• Service orders (rework/repair) or write-offs available for rejected items
  • Notifications for items to be inspected
  • Statistics such as total rejection rates, and rejection rates per supplier or per employee

These features are already a great jumping-off point when trying to improve the quality in your facility without complicating your workflows with very complex quality management software. Most ERP/MRP systems for SMEs lack these functionalities, however, so it is necessary to make sure the software you choose fits the needs of your company.

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MRPeasy provides SMEs with simple quality monitoring functionality along with many powerful MRP and ERP features.

Key takeaways

  • Quality control (QC) is the process of fulfilling quality standards, checking the products’ conformance to them, and improving product quality as a consequence.
  • On the other hand, quality assurance (QA) is tasked with creating the conditions for fulfilling the quality requirements. Quality control is therefore focused on the product while quality assurance is process-oriented.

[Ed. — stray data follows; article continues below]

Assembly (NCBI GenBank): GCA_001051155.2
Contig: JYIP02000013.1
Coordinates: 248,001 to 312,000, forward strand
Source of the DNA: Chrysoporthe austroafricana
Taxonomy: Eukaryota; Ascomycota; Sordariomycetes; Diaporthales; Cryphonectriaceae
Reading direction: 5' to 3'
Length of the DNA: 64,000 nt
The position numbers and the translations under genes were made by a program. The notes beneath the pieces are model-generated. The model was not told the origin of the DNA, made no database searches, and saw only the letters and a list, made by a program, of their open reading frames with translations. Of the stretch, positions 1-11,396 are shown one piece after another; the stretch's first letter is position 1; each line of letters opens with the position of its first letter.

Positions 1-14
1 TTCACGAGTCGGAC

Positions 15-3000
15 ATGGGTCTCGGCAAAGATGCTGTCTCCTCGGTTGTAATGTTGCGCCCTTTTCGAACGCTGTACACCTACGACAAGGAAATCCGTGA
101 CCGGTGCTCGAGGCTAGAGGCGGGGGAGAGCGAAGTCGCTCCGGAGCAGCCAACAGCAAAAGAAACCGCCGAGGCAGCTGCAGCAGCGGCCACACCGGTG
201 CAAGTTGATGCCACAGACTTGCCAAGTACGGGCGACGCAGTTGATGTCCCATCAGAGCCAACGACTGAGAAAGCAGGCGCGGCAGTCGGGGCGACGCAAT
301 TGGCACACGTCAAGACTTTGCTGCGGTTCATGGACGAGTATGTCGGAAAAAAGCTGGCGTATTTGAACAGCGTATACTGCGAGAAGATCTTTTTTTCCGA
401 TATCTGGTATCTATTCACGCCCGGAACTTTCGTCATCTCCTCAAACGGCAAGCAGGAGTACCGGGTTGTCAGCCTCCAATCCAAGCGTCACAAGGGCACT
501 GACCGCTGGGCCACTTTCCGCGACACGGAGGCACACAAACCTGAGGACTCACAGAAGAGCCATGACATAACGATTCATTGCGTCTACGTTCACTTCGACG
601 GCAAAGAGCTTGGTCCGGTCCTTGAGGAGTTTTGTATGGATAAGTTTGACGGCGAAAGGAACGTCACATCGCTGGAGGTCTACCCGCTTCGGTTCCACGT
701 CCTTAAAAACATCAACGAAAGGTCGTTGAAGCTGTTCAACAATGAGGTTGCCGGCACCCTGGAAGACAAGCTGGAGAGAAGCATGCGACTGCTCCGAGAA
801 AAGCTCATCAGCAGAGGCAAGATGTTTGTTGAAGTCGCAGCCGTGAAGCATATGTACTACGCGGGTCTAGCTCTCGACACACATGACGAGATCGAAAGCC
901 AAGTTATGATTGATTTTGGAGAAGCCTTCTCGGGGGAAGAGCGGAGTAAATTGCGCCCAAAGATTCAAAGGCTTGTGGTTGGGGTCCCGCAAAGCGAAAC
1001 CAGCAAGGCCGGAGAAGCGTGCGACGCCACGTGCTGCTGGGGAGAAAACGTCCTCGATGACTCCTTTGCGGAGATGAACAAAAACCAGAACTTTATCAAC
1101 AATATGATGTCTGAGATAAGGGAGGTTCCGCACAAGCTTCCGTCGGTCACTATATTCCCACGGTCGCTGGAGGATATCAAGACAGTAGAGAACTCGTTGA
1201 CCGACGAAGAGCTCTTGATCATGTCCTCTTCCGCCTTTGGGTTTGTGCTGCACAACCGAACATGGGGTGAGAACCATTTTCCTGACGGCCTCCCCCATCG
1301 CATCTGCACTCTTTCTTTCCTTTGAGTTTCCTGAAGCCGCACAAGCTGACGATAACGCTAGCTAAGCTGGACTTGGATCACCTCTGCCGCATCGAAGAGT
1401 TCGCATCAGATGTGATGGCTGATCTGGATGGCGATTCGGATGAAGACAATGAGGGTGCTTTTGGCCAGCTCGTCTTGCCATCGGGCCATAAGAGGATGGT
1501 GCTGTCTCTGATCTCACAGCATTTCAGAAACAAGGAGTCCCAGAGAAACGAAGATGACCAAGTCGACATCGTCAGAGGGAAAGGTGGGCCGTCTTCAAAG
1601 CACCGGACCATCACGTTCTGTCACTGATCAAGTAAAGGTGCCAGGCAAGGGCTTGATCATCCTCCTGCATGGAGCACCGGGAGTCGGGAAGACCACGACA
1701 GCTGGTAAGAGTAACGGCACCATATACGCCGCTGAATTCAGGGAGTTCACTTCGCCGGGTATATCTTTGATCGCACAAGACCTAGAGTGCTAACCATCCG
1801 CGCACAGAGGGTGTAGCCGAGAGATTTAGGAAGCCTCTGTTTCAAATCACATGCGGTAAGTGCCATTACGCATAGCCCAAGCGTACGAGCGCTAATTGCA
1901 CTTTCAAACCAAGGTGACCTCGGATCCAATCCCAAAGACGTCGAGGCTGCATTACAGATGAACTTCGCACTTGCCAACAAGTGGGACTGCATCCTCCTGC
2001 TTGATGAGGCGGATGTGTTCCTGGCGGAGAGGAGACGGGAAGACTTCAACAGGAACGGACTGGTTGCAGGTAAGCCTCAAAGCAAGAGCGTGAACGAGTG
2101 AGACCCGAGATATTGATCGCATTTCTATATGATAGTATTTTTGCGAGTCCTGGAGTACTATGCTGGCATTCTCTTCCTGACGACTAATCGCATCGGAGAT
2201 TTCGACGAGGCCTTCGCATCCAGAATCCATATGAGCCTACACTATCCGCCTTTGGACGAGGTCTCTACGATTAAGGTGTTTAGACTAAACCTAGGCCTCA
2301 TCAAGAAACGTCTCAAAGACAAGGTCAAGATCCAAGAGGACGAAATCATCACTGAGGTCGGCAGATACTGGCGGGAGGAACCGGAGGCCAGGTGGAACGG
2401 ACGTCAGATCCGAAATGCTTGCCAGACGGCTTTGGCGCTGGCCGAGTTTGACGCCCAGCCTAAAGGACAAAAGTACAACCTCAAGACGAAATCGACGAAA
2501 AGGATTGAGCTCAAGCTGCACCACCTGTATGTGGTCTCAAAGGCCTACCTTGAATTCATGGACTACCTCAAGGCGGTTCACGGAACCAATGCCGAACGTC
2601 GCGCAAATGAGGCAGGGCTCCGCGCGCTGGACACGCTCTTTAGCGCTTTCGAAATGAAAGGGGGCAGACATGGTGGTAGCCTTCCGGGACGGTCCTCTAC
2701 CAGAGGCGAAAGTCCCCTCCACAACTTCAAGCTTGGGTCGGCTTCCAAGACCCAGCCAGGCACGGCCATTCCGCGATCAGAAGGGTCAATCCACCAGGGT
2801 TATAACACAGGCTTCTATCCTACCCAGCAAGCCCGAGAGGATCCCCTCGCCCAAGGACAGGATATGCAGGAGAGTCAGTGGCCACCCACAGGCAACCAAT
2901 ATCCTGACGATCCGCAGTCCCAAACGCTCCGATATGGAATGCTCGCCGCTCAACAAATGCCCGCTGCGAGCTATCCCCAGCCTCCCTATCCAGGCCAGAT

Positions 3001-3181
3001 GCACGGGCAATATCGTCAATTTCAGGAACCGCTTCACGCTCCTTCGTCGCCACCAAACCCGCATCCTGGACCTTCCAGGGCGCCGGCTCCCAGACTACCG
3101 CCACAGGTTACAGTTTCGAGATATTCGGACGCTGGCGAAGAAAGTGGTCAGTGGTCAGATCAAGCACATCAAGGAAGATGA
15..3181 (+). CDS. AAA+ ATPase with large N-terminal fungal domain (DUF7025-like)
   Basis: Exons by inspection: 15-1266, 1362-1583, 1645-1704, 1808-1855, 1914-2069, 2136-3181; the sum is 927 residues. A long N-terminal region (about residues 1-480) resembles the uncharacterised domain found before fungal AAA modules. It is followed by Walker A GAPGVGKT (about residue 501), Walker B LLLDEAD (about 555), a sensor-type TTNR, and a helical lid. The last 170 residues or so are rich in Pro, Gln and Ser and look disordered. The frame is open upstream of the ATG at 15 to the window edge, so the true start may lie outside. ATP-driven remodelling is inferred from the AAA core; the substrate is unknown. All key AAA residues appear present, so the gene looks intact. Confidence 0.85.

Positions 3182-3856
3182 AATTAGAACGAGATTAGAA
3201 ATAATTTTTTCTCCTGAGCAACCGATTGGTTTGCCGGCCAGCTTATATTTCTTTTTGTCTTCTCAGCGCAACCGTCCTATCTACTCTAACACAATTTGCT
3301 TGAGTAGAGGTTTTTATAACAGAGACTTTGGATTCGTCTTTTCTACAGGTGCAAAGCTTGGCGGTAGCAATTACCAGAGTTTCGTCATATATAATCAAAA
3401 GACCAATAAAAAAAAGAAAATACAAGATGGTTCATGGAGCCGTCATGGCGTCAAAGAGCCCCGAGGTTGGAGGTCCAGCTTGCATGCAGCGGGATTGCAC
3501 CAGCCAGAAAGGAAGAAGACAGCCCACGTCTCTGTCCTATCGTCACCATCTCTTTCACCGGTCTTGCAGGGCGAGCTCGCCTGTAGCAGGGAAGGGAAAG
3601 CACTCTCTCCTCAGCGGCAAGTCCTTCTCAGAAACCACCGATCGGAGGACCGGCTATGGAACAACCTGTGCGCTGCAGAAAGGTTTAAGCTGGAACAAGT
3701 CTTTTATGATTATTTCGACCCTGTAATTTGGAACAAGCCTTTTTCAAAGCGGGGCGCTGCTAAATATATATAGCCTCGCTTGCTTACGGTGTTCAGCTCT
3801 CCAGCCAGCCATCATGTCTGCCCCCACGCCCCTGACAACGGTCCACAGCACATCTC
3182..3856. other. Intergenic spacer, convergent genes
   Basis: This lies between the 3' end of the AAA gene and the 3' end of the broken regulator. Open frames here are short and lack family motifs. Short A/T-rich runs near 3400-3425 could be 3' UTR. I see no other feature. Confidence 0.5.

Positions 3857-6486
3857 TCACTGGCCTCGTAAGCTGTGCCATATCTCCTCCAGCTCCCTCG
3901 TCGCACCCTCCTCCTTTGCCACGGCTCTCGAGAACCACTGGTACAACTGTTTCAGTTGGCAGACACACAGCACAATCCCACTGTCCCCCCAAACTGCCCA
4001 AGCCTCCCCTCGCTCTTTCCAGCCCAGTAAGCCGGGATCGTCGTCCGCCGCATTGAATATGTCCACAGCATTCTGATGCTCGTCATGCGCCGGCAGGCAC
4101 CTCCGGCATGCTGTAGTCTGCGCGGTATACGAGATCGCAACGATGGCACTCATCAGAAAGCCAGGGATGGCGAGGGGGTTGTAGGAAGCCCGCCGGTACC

• There are many different approaches to QC, with some of the more popular methodologies being statistical quality control (SQC), statistical process control (SPC), total quality management (TQM), Six Sigma, and Lean Six Sigma.
  • Every approach, however, is based around the regular inspection of goods.
  • Although there are many dedicated quality management software, these are often too expensive and complex for smaller businesses. Fortunately, some ERP/MRP systems offer the required functionality for quality monitoring.